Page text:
The Science Behind Welding

By Megan Ray Nichols

When you want to join two things together, you have a lot of options depending on the two materials. If you attach paper to cardboard, you can grab a bottle of glue. If you stick plastics together, epoxy is your go-to adhesive. If you try to attach two different pieces of metal, glue won’t cut it. That’s where welding comes in. Let’s take a look at the science of welding, as well as the different types of welding and how they work.

The Science of Welding

The science of welding depends on the type of metals you want to join, as well as the kind of filler material you use to attach the pieces. The most common type of welding is known as arc welding, which gets its name from using an electrical arc to melt both the metals and the filler to create a solid connection or joint between the two.

Start by attaching a grounding wire to the welding material. Then an electrode gets attached to the piece you weld and an electrical arc is generated between the two points, creating a high-temperature area that melts the metal and the filler, creating a uniform joint. Welding is tricky because you need to continuously feed the filler into the welding joint at an even rate to create a uniform weld.

Now that you understand the basics of welding, let’s take a closer look at the different types of welding, including the common less common options. There are 30 different types of welding, ranging from simple to complex.

MIG – Gas Metal Arc Welding

MIG welding is a type of arc welding that uses a shielding gas to reduce the combustibility of the materials. This type of welding reduces waste because it uses a high-efficiency electrode that creates cleaner welds. MIG welds are usually found in the automotive, industrial, robotics and maritime industry.

TIG – Gas Tungsten Arc Welding

TIG welding, also known as heliarc welding, uses a tungsten electrode that can be used with or without a filler rod to melt two metal pieces together. Like MIG welding, this style also uses an external gas supply — most commonly a mixture of helium and argon. You’ll usually find TIG welding in the aerospace industry, water pipe joints and motorcycle manufacturing.

Stick – Shielded Metal Arc Welding

Stick welding, or Shielded Metal Arc welding, use a combination filler rod and metal electrode to melt the filler material and the metal joint at the same time, creating a uniform connection between multiple pieces of metal. Stick welding works on rusty or old metals where MIG or TIG welding wouldn’t work. You also don’t need any shielding gas to complete a stick weld.

RF (Radio Frequency) Welding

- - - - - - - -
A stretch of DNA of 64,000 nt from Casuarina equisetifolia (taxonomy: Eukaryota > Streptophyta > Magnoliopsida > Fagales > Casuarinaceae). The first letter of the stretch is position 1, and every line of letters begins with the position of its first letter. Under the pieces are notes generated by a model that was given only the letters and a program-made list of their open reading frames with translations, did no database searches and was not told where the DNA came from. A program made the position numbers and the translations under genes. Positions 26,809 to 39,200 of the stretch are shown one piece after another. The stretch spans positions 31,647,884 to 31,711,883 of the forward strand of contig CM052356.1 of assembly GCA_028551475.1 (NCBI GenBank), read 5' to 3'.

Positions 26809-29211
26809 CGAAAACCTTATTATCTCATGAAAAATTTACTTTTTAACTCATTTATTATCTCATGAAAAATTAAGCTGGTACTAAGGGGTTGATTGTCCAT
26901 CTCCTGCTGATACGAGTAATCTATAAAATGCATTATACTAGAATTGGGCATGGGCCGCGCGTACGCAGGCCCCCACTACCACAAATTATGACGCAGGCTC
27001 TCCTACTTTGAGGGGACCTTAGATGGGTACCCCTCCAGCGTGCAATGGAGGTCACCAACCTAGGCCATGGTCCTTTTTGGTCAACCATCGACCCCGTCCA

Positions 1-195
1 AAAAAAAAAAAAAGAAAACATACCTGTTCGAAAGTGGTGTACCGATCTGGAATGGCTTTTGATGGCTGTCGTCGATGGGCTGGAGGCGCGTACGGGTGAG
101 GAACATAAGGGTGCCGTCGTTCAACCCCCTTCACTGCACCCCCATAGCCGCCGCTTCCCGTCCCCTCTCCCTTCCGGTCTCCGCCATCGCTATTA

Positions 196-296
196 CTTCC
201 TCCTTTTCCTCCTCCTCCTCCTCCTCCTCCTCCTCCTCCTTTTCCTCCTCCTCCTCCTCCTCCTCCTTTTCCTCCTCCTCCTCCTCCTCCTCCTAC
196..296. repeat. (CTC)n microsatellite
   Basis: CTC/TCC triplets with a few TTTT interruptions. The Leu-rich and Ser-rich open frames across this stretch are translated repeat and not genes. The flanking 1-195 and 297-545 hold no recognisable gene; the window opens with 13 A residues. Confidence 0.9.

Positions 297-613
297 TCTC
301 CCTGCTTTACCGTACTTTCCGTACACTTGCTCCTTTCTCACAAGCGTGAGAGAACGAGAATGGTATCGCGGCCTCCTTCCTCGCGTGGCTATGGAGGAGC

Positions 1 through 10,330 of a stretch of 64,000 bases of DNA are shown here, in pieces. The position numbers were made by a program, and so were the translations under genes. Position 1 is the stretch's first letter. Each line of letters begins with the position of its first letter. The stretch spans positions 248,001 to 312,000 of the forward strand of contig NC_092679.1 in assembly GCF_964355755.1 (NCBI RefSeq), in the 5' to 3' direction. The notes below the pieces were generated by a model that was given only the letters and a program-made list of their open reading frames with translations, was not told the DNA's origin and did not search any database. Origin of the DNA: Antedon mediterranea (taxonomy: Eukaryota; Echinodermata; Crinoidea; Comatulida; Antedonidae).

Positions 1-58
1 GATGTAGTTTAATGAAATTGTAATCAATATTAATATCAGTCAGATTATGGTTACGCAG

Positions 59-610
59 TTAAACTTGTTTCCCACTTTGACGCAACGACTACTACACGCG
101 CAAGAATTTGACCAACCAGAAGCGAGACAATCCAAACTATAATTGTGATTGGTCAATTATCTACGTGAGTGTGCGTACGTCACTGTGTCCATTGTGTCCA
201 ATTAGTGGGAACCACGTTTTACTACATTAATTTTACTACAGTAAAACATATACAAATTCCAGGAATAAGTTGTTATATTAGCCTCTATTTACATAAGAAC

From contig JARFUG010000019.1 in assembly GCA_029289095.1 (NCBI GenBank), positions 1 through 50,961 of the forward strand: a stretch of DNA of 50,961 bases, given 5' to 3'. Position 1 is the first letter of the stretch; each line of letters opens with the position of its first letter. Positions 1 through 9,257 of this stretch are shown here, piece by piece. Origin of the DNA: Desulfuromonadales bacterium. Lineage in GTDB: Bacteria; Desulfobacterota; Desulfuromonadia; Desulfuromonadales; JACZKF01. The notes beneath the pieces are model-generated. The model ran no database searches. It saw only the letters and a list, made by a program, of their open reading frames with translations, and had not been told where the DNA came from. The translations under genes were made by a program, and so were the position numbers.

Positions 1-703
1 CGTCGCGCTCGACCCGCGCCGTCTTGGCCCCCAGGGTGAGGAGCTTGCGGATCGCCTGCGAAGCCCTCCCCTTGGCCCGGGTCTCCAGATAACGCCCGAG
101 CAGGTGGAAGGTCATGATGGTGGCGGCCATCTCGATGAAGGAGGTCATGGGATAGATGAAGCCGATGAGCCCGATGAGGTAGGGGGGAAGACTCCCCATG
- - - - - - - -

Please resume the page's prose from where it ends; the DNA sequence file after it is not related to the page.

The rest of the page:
Instead of using an electrical arc like the previous three, radio frequency welding uses high-frequency radio waves to heat and melt two surfaces together. This type of welding isn’t typically used on metal though. Radio waves don’t get hot enough to melt metal, but they are capable of melting plastics. RF Welding is similar to the process of microwaving food.

Flux-Cored Arc Welding

Flux-cored Arc welding is similar to MIG welding in that you use an electrical current, but instead of a solid electrode, the contact point is a hollow tube full of flux. When paired with shielding gas, this flux serves to protect the welding joints from oxidation. Shielding gas isn’t necessary though, which makes flux-cored arc welding ideal for windy outdoor environments where shielding gas would blow away.

Electron Beam Welding

Electron beam welding uses a stream of high-velocity electrons like a laser to melt the materials. Instead of heating the base and filler materials separately, the beam of electrons can melt and merge the materials. This is an ideal style of welding for dissimilar metals, or items of varying thicknesses.

Atomic Hydrogen Welding

For materials that don’t bond easily, like tungsten, atomic hydrogen welding creates temperatures up to 3,000 degrees C, creating a cohesive bond. This style of welding was invented after Irving Langmuir discovered atomic hydrogen — putting two tungsten electrodes together inside a hydrogen environment triggers an explosion, welding the toughest metals together.

Plasma Arc Welding

Plasma arc welding is similar to TIG welding but the plasma arc adjusts easier and can be used in three different operating modules from microplasma at less than 15A, to medium current up to 200A depending on the needs of the job.

The Science of Welding

Welding might seem simple, — you put two pieces of metal together and heat them until they melt — but it’s as much an art as it is a science.

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